Director of the Institute of Jerusalem Studies in Jerusalem
Not Clearly Pro or Con to the question "Is a Two-State Solution (Israel and Palestine) an Acceptable Solution to the Israeli-Palestinian Conflict?"
"ST: There are many ways of looking at the Israeli state. But you can say that it is moving in a manner in which one third of the population is religious, one third is secular, and sort of liberal, and one third Arab. So maybe the solution is to have three states instead of two states. You give the Galilee to the Arabs, you give Tel Aviv and the coast to the Jewish secular, and you give the center to the fundamentalists. The other way of dividing it is that now, within the historic country, there is 48% Arab population, and 52% non-Arab, because not all the Russians are Jews. So there is almost 45-44% Jews, 8% Russians, and 48% Arabs. So you can also divide it into Russian State, Arab State, and Jewish State... But of course that will not happen. I am just playing with numbers.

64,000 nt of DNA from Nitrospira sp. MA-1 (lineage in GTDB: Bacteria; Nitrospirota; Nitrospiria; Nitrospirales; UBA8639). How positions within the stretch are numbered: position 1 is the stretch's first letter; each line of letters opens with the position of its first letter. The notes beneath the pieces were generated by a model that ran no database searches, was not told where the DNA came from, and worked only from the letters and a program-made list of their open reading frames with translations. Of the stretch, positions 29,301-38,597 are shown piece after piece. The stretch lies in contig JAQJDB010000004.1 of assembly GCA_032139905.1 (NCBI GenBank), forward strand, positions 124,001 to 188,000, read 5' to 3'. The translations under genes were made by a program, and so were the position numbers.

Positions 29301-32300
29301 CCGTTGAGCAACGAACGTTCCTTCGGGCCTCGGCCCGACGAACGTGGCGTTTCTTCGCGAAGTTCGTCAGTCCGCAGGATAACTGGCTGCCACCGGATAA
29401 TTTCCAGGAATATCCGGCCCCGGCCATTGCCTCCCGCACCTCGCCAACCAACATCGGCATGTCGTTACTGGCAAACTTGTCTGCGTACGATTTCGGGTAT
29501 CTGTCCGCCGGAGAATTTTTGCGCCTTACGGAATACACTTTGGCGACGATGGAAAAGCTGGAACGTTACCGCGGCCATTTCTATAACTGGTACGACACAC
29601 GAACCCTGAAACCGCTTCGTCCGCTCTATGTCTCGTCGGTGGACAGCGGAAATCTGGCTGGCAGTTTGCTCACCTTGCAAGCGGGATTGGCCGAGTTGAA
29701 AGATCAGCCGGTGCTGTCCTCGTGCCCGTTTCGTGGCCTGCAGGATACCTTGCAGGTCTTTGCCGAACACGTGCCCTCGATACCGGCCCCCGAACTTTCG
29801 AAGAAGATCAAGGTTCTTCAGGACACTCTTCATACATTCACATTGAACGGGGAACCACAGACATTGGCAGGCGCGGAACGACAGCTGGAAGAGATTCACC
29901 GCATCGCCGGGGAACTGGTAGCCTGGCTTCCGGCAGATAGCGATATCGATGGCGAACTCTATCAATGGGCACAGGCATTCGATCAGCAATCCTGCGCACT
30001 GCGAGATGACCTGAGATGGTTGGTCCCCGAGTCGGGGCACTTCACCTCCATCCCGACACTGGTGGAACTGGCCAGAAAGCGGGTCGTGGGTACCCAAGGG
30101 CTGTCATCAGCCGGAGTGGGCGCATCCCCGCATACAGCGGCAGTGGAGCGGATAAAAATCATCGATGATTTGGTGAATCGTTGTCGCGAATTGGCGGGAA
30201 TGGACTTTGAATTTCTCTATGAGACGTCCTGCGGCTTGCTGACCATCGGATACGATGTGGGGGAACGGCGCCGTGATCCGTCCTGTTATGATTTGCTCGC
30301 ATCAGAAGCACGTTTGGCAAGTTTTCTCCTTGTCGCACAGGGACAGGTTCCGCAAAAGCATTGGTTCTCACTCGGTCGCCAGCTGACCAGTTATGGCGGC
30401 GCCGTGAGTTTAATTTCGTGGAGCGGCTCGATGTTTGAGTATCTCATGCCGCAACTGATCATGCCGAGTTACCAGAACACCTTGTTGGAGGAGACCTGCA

DM: What about a pan-Arabism which could include Israel within it?
ST: Yes, that is possible. You could say that we create an economic union in the Middle East in which Israel is a component, it would like be the European Union. Turkey is fighting for that... it's a very interesting idea, and I support it."
Daniel Miller, "There Were No Arabs and Jews… Interview with Salim Tamari," www.berlinbiennale.de, Apr. 16, 2012
Experts Individuals with PhDs or equivalent advanced degrees in fields relevant to the Israeli-Palestinian conflict. Also top-level government officials (such as foreign leaders, US presidents, Founding Fathers, Supreme Court Justices, members of legislative bodies, cabinet members, military leaders, etc.) with positions relevant to Israeli-Palestinian conflict.
Involvement and Affiliations:
Director, Institute of Jerusalem Studies, Jerusalem, 1994-present